International Directory of Psychology

A Guide to People, Places, and Policies

  • Authors
  • Benjamin B. Wolman

Table of contents

  1. Front Matter
    Pages i-xxxiv
  2. The Countries

    1. Front Matter
      Pages 1-1
    2. Benjamin B. Wolman
      Pages 3-5
    3. Benjamin B. Wolman
      Pages 6-8
    4. Benjamin B. Wolman
      Pages 9-13
    5. Benjamin B. Wolman
      Pages 14-17
    6. Benjamin B. Wolman
      Pages 18-22
    7. Benjamin B. Wolman
      Pages 23-24
    8. Benjamin B. Wolman
      Pages 25-35
    9. Benjamin B. Wolman
      Pages 36-38
    10. Benjamin B. Wolman
      Pages 39-42
    11. Benjamin B. Wolman
      Pages 43-44
    12. Benjamin B. Wolman
      Pages 45-47
    13. Benjamin B. Wolman
      Pages 48-51
    14. Benjamin B. Wolman
      Pages 52-53
    15. Benjamin B. Wolman
      Pages 54-56
    16. Benjamin B. Wolman
      Pages 57-59
    17. Benjamin B. Wolman
      Pages 60-63
    18. Benjamin B. Wolman
      Pages 64-66
    19. Benjamin B. Wolman
      Pages 67-69

About this book

Introduction

In the past several decades, psychology has grown so rapidly in many countries that no one has been able to keep up-to-date on more than a handful of countries. To be sure, the highly developed countries of North America, Western Europe, Ja­ pan, and Australia have generally had well-known national psychological societies for most of this century, and consider­ able information about their universities and institutes has been published at one time or another. But even in these more highly developed countries, the rapid changes of recent years are not well known. In any event, what information has been published is scattered so widely that it is hardly accessible when needed. Still less well known is the growth of psychology in the developing countries of Latin America, Asia, and Africa, and at least for Western readers, even the modem nations of Eastern Europe and the Soviet Union are relatively unknown. Only recently have most Western psychologists become aware of the fact that psychology as they know it is provincial. With more than half of the world's highly trained psychologists in Canada and the United States, which together devote far more of their national resources to psychological research than is true of any other countries in the world, it is not surprising that the North American journals, psychological associations, institutes, clinics, and other manifestations of psychology have completely domi­ nated the field, at least until recently.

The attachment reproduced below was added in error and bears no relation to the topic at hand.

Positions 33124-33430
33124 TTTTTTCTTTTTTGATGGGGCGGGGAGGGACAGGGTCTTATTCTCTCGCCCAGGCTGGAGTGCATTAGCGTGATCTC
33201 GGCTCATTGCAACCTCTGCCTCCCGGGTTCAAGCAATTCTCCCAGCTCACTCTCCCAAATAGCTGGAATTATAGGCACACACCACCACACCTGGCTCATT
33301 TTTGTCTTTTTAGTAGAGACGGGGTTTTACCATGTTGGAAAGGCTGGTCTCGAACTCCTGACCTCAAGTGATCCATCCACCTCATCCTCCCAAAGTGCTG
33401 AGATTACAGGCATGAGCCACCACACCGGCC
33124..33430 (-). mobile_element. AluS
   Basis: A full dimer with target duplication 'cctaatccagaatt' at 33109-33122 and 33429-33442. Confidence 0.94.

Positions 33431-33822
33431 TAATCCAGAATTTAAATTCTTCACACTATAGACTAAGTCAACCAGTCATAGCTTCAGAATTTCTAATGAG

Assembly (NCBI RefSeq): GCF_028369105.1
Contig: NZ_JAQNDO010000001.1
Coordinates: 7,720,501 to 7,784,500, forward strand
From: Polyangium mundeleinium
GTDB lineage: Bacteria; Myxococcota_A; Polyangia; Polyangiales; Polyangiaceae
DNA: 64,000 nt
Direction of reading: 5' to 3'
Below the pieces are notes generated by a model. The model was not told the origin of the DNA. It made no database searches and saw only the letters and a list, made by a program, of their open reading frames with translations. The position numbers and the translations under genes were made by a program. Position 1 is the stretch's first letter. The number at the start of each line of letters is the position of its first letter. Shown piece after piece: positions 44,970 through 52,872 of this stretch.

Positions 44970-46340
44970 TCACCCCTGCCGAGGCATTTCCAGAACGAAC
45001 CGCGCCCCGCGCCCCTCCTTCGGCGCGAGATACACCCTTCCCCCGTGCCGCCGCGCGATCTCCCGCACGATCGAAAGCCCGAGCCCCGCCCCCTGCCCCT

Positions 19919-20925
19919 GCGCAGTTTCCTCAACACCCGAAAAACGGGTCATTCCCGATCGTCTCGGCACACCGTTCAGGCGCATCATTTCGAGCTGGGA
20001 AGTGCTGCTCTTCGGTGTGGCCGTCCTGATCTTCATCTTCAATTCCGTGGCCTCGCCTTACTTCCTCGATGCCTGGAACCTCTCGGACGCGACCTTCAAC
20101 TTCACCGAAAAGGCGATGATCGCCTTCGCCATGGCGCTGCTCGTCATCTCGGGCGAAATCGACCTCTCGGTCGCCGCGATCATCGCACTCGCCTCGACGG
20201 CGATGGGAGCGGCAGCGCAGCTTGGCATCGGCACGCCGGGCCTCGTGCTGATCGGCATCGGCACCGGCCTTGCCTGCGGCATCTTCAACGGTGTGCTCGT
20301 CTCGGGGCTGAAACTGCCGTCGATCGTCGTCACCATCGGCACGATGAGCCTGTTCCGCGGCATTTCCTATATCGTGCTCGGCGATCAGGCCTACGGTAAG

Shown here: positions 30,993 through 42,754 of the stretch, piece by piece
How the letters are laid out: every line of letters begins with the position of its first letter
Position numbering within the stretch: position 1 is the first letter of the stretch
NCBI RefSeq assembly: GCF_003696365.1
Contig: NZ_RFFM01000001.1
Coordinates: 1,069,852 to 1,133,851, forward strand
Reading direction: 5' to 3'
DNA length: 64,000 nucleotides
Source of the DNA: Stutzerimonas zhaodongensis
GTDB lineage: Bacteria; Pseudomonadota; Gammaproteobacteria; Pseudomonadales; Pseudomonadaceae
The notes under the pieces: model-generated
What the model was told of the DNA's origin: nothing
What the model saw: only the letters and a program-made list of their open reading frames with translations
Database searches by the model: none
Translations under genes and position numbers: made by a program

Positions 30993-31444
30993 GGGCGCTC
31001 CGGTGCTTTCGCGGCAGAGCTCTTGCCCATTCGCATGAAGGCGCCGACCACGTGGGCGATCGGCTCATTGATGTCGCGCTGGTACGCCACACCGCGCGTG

Keywords

Europe Union growth information psychology research state

Bibliographic information

  • DOI https://doi.org/10.1007/978-1-4684-7251-6
  • Copyright Information Plenum Press, New York 1979
  • Publisher Name Springer, Boston, MA
  • eBook Packages Springer Book Archive
  • Print ISBN 978-1-4684-7253-0
  • Online ISBN 978-1-4684-7251-6
  • About this book